While reduced brain size, compared with wild individuals, is believed to be a key characteristic of domesticated mammal species, researchers, including Raffaela Lesch from the University of Vienna, said such brain size comparisons are often based on old, inaccessible literature.
In some cases, they say studies that drew comparisons between domestic animals and wild species may no longer represent the true progenitor species of the domestic species being assessed.
In the new research, published in the journal Royal Society Open Science on Wednesday, scientists replicated studies on cranial volumes in domestic cats – published in the 1960s and 1970s – that compared wildcats, domestic cats, and their hybrids.
They assessed the skull sizes of domestic cats (Felis catus) and compared them to those of European wildcats (Felis silvestris) and African wildcats (Felis lybica).
The study found that domestic cats indeed have smaller skulls – indicating smaller brains – than both European and African wildcats. It also revealed that the skull size of hybrids of domestic cats and European wildcats have cranial volumes between those of the two parent species.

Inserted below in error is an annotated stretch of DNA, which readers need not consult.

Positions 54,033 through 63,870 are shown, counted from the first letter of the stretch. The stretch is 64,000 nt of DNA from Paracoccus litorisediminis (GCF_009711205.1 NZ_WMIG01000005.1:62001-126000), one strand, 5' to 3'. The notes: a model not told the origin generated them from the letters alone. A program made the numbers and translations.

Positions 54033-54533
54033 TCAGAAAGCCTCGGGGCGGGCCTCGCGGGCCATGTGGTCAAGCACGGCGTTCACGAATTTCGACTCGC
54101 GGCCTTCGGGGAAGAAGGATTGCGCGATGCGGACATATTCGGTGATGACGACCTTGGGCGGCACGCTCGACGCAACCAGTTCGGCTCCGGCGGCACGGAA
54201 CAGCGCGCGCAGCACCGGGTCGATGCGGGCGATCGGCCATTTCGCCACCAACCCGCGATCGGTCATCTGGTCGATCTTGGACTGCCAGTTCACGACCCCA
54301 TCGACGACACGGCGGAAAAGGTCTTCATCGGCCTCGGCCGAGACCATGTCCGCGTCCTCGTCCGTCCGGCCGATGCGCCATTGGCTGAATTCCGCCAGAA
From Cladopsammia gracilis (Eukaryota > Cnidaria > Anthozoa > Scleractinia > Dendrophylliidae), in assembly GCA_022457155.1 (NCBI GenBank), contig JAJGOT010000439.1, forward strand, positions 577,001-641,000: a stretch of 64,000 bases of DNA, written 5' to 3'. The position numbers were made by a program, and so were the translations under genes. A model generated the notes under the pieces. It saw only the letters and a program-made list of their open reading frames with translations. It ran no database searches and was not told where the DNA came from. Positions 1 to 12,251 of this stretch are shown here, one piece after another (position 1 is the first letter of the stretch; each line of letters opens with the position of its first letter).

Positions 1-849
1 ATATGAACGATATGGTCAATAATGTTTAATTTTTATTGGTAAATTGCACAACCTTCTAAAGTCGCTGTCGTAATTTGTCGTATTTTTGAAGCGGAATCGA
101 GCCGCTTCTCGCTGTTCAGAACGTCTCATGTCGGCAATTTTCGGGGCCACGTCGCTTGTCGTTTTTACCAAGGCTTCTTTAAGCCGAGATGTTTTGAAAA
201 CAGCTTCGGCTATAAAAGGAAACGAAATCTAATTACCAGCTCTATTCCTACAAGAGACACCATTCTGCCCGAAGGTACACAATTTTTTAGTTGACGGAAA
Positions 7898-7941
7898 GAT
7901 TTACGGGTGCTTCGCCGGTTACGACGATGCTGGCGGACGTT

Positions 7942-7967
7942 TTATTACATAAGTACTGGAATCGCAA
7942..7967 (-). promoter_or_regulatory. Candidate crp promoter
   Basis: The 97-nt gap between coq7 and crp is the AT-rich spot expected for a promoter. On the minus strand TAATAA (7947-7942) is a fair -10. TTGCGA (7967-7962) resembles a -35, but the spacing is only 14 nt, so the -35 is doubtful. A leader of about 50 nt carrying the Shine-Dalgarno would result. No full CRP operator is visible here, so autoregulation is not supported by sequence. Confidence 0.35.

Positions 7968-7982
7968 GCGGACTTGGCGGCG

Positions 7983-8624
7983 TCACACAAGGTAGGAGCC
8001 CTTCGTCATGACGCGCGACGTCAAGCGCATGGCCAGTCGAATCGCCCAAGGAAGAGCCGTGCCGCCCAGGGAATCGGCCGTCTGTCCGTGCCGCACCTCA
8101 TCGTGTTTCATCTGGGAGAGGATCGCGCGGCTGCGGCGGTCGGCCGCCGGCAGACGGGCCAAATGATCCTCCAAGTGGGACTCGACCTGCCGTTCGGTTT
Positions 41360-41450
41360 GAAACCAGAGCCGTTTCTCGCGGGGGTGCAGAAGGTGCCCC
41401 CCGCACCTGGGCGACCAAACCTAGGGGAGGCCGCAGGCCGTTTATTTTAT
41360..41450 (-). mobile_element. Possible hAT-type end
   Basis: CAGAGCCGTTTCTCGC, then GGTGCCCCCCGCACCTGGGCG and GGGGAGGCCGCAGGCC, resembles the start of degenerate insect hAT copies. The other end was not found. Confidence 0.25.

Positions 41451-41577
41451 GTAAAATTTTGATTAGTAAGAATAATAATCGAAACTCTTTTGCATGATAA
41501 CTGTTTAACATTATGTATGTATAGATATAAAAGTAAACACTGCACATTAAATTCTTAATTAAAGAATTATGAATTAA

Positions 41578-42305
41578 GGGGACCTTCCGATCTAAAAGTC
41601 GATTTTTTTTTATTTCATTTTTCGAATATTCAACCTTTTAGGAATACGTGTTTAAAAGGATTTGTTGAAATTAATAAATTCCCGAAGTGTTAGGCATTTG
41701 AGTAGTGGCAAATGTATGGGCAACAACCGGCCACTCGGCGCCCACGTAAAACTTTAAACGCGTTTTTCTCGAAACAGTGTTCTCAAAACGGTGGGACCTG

In these felines, researchers said natural selection for tameness in domestication led to the production of fewer neural crest cells, which are linked to excitability and fear, contributing to smaller skull and brain size.
The scientists believe further studies on more species can help better understand other effects of domestication on cats, adding that there are several limitations to drawing information from old literature that is not easy to access.
“Much of the literature that compares wild and domestic animals is difficult to access, or may have methodological issues,” Dr Lesch said. “We have to put effort into replicating old findings to further the field of domestication research and to see whether hypotheses, like the neural crest/domestication syndrome hypothesis of Wilkins and colleagues, are built on a solid foundation.”
In further research, the scientists plan to replicate more old studies, not only for cats, but across other domestic species.
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